# Script scraper for outputting variables and functions to a text file

I've been programming with Python 2.7 for about six months now and if possible, I'd like some critique to see what I might have done better or what I might be doing wrong.

My objective was to make a script scraper that finds variables and functions, outputting them to a text file along with their line number. It also organizes the output based on type and string length for readability. It works as intended, but I'd like to know if/how I could have wrote it better, cleaner.

import re

def change_line():
parse_next['line_count'] += 1

fix_order = {}
for item in list:
fix_order[len(item)] = item
return sort_this(fix_order)

def sort_this(dict):
fixed = dict.keys()
fixed.sort()
newly_ordered = []
for number in fixed:
newly_ordered.append(dict[number])
return newly_ordered

def parse_match(match):
if '\n' in match:
parse_next[match]()
elif 'def' in match:
parse_next[match] = parse_next['line_count']
funcs.append(match)
elif match:
parse_next[match] = parse_next['line_count']
varis.append(match)
else:
print 'error'

funcs = []
varis = []
txt_file = open('c:\\code\\test.txt', 'r')
output = open('c:\\code\\output.txt', 'w+')
found = re.findall(r'\n|def\s.+|.+ = .+', txt_file.read())

parse_next = {
'\n': change_line,
'line_count': 1,
}

for match in found:
parse_match(match)

output.write('\t:Functions:\n\n')

for item in funcs:
s_fix = item.replace('def ', '',)
to_write = [s_fix, ' Line:', str(parse_next.get(item)), '\n']
output.writelines(to_write)

output.write('\n'*2)
output.write('\t:Variables:\n\n')

for item in varis:
to_write = [item.strip(),' Line:', str(parse_next.get(item)), '\n']
output.writelines(to_write)

output.close()
txt_file.close()


To run it, you'll need to edit this filepath:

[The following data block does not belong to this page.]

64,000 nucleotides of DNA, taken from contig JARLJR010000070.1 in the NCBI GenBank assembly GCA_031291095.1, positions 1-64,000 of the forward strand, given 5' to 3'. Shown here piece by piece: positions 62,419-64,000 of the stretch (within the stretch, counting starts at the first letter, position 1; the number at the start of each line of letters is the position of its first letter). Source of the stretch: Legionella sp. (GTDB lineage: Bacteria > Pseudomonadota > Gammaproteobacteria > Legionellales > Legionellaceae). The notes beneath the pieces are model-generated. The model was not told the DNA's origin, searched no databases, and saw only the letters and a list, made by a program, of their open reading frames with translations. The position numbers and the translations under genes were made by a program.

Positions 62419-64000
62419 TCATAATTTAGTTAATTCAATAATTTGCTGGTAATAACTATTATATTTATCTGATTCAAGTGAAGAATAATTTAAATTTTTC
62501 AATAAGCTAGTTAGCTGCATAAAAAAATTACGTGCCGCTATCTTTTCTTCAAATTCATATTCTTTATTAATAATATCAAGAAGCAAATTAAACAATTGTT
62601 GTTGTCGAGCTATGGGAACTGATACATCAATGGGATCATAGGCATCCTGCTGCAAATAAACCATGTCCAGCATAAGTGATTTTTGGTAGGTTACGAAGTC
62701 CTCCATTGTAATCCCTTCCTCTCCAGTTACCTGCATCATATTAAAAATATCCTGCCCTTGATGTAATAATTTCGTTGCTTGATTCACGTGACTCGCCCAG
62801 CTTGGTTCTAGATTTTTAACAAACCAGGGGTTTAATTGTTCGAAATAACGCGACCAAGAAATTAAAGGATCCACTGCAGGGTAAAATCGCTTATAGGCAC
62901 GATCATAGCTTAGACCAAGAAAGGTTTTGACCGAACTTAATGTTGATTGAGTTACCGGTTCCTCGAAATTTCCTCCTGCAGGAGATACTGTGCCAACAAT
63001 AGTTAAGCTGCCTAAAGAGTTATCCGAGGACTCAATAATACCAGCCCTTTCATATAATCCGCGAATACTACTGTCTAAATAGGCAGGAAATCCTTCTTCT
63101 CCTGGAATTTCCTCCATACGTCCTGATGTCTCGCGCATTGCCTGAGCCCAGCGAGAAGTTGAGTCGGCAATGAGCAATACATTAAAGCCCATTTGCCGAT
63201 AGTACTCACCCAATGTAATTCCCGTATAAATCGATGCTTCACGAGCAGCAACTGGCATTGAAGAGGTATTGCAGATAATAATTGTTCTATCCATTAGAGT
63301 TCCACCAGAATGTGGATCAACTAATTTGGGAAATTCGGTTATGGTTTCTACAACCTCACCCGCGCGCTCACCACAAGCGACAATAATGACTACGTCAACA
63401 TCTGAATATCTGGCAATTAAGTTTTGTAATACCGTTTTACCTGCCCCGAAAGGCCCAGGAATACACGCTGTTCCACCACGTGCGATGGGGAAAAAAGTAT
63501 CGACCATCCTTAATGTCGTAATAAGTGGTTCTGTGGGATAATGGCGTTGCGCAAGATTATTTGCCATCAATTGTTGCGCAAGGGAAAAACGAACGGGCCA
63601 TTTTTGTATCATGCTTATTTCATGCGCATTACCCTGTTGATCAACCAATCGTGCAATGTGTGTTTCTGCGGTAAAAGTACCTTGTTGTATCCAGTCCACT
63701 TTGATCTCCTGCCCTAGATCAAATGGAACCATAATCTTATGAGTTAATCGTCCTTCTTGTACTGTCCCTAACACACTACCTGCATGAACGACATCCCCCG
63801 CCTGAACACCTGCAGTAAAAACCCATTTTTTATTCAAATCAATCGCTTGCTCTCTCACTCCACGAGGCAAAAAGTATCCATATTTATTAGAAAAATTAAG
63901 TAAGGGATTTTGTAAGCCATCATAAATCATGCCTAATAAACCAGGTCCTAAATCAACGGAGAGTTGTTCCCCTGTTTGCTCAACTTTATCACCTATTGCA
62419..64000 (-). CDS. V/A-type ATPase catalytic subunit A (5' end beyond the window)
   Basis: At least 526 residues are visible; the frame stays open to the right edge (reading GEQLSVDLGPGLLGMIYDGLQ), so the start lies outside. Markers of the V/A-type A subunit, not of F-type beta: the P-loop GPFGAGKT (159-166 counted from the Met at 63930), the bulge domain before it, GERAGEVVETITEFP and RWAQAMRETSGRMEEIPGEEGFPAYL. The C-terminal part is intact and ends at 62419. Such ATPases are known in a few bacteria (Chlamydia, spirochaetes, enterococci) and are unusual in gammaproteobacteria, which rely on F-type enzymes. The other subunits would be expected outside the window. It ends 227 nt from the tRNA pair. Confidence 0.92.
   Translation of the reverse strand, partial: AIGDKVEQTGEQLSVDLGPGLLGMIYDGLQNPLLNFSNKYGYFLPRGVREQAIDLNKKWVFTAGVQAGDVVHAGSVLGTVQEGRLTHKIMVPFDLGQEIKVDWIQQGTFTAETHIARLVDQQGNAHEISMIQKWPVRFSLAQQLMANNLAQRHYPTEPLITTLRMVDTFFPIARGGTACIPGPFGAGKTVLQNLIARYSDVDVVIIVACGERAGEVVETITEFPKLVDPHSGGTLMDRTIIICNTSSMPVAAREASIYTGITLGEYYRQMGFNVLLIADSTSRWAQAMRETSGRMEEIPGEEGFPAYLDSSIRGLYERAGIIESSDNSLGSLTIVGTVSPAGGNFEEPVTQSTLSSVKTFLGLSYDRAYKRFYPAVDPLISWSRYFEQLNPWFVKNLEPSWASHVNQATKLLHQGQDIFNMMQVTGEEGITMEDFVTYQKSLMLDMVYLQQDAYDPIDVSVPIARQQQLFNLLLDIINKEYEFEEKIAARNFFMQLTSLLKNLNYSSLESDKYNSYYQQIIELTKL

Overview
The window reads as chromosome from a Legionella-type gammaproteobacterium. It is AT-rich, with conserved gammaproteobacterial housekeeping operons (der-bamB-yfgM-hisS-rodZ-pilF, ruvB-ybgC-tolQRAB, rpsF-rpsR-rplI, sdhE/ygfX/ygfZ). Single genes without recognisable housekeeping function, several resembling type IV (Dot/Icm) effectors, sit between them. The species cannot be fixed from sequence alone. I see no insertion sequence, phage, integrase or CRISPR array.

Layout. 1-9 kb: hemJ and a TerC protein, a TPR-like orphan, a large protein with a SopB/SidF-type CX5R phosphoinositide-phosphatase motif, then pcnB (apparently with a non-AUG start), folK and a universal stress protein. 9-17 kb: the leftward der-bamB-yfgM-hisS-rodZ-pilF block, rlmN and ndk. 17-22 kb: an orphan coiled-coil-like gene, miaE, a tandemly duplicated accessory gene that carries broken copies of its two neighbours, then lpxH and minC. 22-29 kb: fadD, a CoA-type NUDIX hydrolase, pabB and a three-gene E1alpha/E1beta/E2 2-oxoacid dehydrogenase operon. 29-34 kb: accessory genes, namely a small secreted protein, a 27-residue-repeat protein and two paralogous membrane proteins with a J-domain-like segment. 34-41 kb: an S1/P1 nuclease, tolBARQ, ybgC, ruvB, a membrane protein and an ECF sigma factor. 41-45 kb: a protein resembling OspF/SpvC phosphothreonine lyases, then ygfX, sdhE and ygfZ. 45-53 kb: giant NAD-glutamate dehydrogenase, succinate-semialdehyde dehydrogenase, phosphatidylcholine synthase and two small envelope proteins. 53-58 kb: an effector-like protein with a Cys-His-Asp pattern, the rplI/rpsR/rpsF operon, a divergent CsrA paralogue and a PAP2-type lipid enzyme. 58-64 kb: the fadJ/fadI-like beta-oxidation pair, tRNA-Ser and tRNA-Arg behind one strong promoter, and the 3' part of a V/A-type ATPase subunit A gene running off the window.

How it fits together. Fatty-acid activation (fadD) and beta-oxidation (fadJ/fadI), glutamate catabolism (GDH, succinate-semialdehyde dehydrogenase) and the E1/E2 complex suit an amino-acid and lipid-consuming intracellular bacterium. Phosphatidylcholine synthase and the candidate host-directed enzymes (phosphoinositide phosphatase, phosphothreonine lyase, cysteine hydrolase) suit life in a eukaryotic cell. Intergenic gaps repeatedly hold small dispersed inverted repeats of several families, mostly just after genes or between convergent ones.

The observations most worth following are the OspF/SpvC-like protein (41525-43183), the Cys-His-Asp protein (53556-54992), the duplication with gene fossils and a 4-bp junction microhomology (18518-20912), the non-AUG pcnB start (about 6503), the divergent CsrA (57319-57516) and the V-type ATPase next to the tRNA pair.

txt_file = open('c:\code\test.txt', 'r')


with code from a script of your choice.

Be harsh if necessary, I'd really like to get better.

A couple of suggestions:

make_readable has a very serious problem - what if two inputs have the same length? A dictionary can only have one value per key; I suggest making it a dictionary of lists of items (or a collections.defaultdict(list)) instead. Also, don't call the argument list - that's a built-in.

sort_this could be shortened (and the argument shouldn't be called dict):

def sort_this(d):
return [d[key] for key in sorted(d)]


Iterating over a dictionary (e.g. in sorted) automatically iterates over the keys. Also, this will work without modification in Python 3.x (where fixed.sort() will fail).

The global variables (e.g. funcs) should either be explicitly global (i.e. put global funcs at the start of functions that use them) or, much better, passed as arguments to the functions:

def parse_match(match, funcs, varis, parse_next):


One bug you may want to look into - if a variable is defined over multiple lines:

my_list = [1, 2, 3,
4, 5, 6]


Your code only gets the start of the definition.

Finally, it would be neat to not have to change the hard-coded strings to change the files to analyse and output to! Look into taking command line arguments (sys.argv) or using e.g. tkinter to put a GUI in. At the very least, have a higher-level function analyse(input_file, output_file) then call it at the end of your script:

if __name__ == "__main__":
analyse("C:\\code\\test.txt", "C:\\code\\output.txt")


It is not best practice to put the variables you have to change somewhere in the middle of the file - top or bottom is easier to find!

• Thanks man! I'll post an updated version of the script once i fix everything. Might be a day or so before i get back and post it though. Mar 13, 2014 at 20:13
• Posted an edited version, but I found a major bug. I'll reupdate when it's fixed. Mar 14, 2014 at 19:22
• Sadly, I don't think I'm going to be able to fix it this time. I fed it a few different inputs and it gave me a different error every time. It would be so much easier to just remake the whole thing with the bug in mind. Mar 14, 2014 at 19:56